Commonname(s) Crazyweed, emory milk vetch, locoweed, milk vetch, poison vetch, red-stemmed peavine, Texas loco, timber milk vetch, woolly locoweed. (See also Oxytropis spp.)
Toxin(s) several alkaloids, methemoglobin formation.
Toxic part(S) Leaves.
Signs Poisoning of dogs and cats would be unlikely with this plant. It has been known to cause serious loss in cattle, sheep, and other range animals. Humans have also been reported to have been poisoned. Signs reported in humans are related to selenium accumulation. Reported signs include pallor, garlicky odor on the breath, gastrointestinal disturbances, nausea, vomiting, tightness in the chest, drowsiness, and brain damage.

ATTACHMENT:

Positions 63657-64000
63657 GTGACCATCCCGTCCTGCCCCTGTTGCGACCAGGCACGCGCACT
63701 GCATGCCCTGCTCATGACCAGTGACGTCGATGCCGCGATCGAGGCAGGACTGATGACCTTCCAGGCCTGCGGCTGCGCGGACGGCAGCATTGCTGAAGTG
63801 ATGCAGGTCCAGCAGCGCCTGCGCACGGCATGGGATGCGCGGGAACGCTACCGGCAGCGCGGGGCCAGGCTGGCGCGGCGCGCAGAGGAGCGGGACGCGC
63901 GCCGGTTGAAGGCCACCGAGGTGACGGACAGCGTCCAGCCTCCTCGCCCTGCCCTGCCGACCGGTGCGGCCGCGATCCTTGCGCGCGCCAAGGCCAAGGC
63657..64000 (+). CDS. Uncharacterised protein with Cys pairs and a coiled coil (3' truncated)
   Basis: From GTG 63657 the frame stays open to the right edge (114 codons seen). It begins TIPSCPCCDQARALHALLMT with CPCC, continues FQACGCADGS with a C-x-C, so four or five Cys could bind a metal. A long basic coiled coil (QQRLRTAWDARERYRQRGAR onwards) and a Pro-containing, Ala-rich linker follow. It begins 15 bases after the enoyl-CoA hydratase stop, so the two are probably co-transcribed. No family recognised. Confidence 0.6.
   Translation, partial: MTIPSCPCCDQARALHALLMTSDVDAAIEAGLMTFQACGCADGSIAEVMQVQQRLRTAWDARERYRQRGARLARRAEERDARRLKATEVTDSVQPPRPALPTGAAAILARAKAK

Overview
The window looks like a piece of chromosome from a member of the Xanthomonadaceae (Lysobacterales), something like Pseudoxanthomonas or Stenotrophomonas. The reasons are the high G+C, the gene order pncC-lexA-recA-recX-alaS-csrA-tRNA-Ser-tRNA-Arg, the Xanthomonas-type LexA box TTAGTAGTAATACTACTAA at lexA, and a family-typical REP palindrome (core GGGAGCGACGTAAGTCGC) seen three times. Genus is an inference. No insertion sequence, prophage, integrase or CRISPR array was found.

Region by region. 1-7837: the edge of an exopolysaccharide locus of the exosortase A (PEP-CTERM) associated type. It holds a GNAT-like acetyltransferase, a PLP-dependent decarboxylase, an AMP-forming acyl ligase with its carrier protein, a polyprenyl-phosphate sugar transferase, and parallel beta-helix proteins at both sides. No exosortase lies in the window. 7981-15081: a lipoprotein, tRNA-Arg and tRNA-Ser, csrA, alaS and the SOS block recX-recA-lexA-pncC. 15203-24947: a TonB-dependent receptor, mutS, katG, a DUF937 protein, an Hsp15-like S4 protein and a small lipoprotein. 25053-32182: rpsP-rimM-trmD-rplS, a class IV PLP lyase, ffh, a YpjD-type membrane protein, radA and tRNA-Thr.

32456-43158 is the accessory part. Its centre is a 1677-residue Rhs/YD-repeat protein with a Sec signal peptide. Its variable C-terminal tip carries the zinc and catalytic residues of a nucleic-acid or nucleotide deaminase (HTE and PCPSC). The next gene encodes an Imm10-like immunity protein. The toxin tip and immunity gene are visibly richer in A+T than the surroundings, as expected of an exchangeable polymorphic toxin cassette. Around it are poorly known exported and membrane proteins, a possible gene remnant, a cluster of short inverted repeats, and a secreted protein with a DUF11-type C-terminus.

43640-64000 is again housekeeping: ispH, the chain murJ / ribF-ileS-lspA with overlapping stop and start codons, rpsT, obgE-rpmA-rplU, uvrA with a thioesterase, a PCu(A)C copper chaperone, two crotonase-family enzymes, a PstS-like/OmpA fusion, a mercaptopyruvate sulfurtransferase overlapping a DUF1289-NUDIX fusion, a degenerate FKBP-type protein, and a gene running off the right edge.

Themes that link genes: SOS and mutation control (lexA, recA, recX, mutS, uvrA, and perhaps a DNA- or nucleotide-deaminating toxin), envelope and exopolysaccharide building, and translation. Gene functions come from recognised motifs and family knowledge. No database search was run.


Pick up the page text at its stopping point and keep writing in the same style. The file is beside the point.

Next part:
Treatment Treatment is supportive and symptomatic. If methemoglobinemia is detected, it is treated as follows:
1. Ascorbic acid 20 to 30 mg/kg PO or 20 mg/kg IV slowly
2. Methylene blue
Dogs 3 to 4 mg/kg IV slowly if ascorbic acid has not been
Cats 1.5 mg/kg has been reported to be beneficial to cats with nitrite-induced methemoglobinemia. Given in the absence of methemoglobinemia, methylene blue may cause Heinz body formation.